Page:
The Financial Conduct Authority (FCA) is investigating bank overdraft charges as part of a review of high interest loans following a two-year inquiry by The Competition and Markets Authority. The CMA spent two years investigating high street banks, an inquiry which was wound up in August last year. It decided against imposing a limit on overdraft fees despite evidence that such charges cost poorer consumers more than payday loans. Instead, the CMA said that the banks should be forced to publish lists of monthly maximum charges (MMCs) that customers must pay for exceeding their overdraft limits.
Following the CMA review, the FCA launched an investigation into what it called “high-cost, short-term credit” charges including overdraft fees, payday loans and doorstep credit. While the CMA had asked the FCA to look at every area it covered in its review, the governing financial regulator said that it would also consider whether new regulations were needed to cap monthly maximum overdraft charges and to tighten up rules around the text messages that banks send to customers when they are about to exceed their overdraft limits.
The amounts that banks make from unauthorised overdrafts are staggering with some estimates putting these profits at £1.2 billion a year. In a study last year, the Consumers’ Association, Which, found that borrowing £100 on an unauthorised overdraft for a month would result in overdraft charges as high as £90 from some of the high street banks. In contrast, Which? found, borrowing the same amount with a payday loan would only result in interest charges of a maximum of £22.40.
In 2015, the FCA capped the charges on payday loans to 0.8 per cent per day of the balance borrowed and many campaigners have argued that similar limits should be placed on the banks. Gillian Guy, the chief executive of Citizens Advice, told the Guardian late last year that overdraft charges could quickly overwhelm more vulnerable bank customers. She added: “An unplanned expense that pushes someone into their overdraft by just a few pounds can lead to them being trapped in a cycle of daily charges.”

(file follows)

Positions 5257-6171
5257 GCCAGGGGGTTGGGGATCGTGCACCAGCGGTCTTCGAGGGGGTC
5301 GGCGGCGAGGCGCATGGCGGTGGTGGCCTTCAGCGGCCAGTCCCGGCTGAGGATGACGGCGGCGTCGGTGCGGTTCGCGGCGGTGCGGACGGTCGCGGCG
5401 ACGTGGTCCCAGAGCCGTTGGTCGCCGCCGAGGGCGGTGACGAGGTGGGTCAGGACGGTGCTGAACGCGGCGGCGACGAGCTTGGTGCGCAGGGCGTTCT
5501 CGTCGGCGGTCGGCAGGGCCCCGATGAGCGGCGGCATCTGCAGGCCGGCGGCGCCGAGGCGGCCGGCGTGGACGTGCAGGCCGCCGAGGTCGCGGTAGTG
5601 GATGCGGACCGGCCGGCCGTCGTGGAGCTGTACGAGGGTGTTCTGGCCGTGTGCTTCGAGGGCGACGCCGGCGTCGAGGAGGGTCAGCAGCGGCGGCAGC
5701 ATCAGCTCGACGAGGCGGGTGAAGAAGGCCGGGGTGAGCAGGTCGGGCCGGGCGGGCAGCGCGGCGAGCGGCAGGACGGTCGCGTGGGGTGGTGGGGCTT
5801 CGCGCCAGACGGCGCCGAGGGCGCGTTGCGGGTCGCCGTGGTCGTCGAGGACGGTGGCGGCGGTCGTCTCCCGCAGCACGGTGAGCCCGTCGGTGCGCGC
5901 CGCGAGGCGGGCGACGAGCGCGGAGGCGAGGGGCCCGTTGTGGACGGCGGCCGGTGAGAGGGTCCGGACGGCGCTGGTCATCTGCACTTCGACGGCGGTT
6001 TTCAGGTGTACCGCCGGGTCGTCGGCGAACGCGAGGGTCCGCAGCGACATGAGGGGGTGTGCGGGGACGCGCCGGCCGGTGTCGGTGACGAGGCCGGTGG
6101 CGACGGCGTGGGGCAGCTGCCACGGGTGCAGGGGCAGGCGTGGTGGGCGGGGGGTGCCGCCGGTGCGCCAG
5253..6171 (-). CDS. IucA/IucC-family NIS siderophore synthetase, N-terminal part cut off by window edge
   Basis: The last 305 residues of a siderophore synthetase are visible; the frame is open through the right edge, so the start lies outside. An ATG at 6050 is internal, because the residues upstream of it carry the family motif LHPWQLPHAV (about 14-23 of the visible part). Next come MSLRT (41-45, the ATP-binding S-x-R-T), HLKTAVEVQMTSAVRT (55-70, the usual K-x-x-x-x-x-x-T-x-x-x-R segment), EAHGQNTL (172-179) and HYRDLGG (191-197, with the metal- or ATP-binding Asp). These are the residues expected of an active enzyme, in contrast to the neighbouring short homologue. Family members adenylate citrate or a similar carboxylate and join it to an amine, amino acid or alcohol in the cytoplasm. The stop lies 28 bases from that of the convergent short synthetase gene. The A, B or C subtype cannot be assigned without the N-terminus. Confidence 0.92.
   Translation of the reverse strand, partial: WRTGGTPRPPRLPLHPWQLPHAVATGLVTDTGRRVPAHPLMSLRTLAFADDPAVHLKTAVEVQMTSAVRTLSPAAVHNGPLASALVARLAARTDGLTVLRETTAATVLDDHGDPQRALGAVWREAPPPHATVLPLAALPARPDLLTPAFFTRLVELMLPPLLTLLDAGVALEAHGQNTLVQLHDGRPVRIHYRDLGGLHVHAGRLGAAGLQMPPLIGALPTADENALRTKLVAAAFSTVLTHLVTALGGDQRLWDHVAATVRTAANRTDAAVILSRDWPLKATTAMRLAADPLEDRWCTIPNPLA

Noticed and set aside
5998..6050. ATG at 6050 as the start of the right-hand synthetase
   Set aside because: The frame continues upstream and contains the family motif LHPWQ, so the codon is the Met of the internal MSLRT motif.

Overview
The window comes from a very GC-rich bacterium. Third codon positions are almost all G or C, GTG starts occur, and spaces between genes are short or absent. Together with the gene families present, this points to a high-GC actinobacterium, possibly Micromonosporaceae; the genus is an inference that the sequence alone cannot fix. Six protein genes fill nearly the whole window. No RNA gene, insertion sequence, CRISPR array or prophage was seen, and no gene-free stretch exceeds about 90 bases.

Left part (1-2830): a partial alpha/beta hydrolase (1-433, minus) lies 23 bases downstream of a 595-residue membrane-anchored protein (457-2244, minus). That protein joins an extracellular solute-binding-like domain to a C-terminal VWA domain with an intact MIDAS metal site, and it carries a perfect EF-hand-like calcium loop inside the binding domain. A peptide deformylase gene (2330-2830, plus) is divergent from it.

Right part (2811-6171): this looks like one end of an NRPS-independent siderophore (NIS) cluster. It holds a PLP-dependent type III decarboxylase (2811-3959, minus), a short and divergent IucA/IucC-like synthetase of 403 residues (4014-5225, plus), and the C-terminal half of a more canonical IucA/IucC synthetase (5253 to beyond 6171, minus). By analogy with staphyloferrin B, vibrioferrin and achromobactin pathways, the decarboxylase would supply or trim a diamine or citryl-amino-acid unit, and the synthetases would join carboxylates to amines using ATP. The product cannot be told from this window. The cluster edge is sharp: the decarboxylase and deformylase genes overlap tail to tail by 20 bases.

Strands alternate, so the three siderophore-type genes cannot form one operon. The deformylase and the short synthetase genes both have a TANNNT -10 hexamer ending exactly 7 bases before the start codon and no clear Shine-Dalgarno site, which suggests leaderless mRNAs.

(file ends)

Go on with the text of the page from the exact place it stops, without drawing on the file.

Triggers of overdraft charges
There are two kinds of overdraft that incur charges:
- Authorised overdrafts have to be arranged before a customer goes overdrawn. The consumer agrees a limit with his or her bank and is then charged a set fee for spending that amount up to the limit.
Despite being agreed in advance, authorised overdrafts can still be prohibitively expensive even though some banks offer limited interest-free overdrafts as part of the benefits of certain accounts. The charges on an authorised overdraft consist of interest of between 15 and 20 per cent equivalent annual rate (EAR) and a daily, weekly or monthly fee which is charged daily and can vary between 50p and £3.
- Unauthorised overdrafts occur when a customer spends more than is available in their current account without having an agreement with the bank in place first or they go over a limit that has already been agreed.
These types of overdraft can be very expensive. Overdraft charges often consist of a monthly fee of anything between £5 and 35, a daily fee of £1 to £10 up to a set limit and transaction fees of between £10 and £25 for every cash withdrawal, direct debit, standing order, cheque or card payment irrespective of whether the bank honours the payment.
As part of its review, the CMA also investigated free banking, concluding that this was a positive for most customers. But the FCA has said that it will be investigating this area as well, adding in a statement: “We intend to undertake further work to better understand how firms’ actions in one market may affect outcomes in another and how conduct and competition are affected by the links between different parts of the business model.”
Newer banks have welcomed the FCA review, hoping that it will help to shatter the grip that the big four – Royal Bank of Scotland, Lloyds, HSBC and Barclays – continue to hold on the UK current account market which is worth £8.7 billion in revenue to them every year. But they have also voiced concerns about the slow pace of change.
Mark Mullen, chief executive of digital startup Atom Bank, said: “That the FCA feels the need to undertake further investigations into the practices of banks raises questions about the efficacy of the recent CMA investigation into current account competition. Why must we continue to wait for years for things to improve? This glacial pace of change is at odds with how customers and taxpayers alike expect to be treated.”
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